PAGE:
GPs are praised for major turnround in MMR uptake
GPs have won praise for their part in achieving the biggest quarterly rise in MMR uptake since the safety scare began.
UK coverage of the vaccine among two-year-olds soared 1.3 per cent to reach 81.1 per cent in the three months to December 2003, official statistics reveal. Some areas saw even bigger increases with Wales recording a 2.4 per cent rise, East Midlands 2.3 per cent and the North West 2.2 per cent.
The increase follows a 0.9 per cent rise in the previous quarter.
Scientists at the Government's Health Protection Agency said the biggest factors in the long-awaited turn-around were GPs' efforts to convince parents of the vaccine's safety and widespread publicity over measles outbreaks.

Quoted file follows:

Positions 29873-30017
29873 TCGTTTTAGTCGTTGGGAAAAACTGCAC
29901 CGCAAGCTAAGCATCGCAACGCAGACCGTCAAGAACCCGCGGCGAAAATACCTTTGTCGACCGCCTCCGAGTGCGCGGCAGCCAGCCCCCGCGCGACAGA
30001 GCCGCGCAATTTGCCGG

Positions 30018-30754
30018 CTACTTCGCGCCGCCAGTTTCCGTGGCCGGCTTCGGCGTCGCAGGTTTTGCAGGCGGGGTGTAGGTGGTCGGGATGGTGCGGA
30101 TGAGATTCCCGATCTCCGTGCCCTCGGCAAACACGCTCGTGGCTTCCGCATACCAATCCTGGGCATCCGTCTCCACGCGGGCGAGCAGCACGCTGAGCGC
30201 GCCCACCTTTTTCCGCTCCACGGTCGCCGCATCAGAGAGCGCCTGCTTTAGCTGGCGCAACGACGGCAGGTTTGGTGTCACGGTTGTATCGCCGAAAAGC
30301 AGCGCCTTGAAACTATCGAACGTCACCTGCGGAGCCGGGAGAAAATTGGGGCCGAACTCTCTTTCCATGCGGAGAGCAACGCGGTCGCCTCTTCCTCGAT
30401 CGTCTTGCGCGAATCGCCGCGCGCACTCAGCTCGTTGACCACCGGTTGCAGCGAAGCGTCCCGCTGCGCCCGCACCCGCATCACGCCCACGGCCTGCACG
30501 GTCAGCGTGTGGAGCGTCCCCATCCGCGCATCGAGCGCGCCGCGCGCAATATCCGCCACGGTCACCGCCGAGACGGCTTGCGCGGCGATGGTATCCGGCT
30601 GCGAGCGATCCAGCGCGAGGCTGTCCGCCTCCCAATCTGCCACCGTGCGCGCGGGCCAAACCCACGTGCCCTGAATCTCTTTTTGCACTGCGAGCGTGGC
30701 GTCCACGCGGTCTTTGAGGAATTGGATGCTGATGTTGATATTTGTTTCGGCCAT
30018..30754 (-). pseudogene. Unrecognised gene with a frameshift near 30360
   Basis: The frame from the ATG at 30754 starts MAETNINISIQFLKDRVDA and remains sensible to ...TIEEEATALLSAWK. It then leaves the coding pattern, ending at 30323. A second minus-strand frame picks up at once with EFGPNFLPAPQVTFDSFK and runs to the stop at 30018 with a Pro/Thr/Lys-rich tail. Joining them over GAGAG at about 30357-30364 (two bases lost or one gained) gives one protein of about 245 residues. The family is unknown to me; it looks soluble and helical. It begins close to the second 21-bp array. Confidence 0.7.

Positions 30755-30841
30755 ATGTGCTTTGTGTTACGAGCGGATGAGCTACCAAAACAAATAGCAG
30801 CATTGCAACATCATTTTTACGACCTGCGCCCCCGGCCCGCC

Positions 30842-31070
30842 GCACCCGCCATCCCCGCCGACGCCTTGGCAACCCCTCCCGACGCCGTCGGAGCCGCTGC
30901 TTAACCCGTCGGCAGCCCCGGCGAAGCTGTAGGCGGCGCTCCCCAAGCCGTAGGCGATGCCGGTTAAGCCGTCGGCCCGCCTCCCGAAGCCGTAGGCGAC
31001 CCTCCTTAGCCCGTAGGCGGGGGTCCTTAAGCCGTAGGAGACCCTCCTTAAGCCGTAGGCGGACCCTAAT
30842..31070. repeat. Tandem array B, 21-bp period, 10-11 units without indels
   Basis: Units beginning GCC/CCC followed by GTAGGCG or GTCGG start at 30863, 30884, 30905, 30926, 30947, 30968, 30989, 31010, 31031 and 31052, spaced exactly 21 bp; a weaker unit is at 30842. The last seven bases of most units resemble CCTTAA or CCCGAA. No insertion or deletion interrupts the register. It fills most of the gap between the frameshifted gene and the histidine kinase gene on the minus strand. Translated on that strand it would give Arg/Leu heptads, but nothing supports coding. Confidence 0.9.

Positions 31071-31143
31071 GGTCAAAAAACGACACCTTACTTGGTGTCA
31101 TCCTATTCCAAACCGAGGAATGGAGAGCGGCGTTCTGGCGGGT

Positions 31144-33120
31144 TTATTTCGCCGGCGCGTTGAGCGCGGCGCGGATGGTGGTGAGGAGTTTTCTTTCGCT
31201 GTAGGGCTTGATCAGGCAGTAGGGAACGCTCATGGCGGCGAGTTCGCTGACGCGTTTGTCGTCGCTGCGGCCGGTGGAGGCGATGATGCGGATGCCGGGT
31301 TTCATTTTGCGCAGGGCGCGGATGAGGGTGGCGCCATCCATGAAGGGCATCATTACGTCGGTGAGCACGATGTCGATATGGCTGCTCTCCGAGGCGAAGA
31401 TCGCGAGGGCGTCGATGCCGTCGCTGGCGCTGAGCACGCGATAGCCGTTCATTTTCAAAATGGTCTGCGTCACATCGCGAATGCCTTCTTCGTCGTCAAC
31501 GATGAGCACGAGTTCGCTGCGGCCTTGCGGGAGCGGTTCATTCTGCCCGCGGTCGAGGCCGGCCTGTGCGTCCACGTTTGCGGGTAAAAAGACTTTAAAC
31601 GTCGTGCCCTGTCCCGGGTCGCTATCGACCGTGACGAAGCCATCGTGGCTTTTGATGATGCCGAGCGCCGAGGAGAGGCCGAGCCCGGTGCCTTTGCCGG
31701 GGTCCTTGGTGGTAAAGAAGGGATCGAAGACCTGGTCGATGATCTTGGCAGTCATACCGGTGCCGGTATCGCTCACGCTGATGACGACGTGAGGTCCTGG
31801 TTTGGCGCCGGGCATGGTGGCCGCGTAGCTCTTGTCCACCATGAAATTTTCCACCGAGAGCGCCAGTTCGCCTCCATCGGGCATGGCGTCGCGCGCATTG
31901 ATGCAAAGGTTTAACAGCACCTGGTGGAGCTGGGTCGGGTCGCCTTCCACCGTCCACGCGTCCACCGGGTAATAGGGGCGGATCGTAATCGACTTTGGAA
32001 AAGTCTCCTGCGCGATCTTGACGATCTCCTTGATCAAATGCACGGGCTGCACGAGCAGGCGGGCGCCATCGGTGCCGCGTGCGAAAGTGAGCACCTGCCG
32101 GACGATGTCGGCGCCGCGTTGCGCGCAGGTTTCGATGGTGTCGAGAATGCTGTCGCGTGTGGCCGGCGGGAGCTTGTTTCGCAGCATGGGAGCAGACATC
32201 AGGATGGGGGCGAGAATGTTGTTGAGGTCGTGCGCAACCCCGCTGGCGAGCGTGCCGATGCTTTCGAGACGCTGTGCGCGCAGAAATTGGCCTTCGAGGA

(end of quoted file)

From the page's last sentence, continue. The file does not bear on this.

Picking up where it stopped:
They believe the worst of the crisis is now over, but warned GPs to expect a rocky recovery with further dips to come. Latest figures from the more up-to-date sentinel monitoring scheme show a decline in uptake in 16-month-old children.
Dr Natasha Crowcroft, head of immunisation at the agency, said: 'There may still be some fluctuations in the figures in the coming months, but the overall trend is upward.'
GPC negotiator Dr Andrew Dearden welcomed the figures, which come a week after Government statistics revealed the proportion of GPs qualifying for higher vaccine target pay has crashed by 7 per cent in the past two years.
'Any improvement is better than where we were but we're still a long way off the 95 per cent coverage needed to prevent disease outbreaks,' he said.
By Emma Wilkinson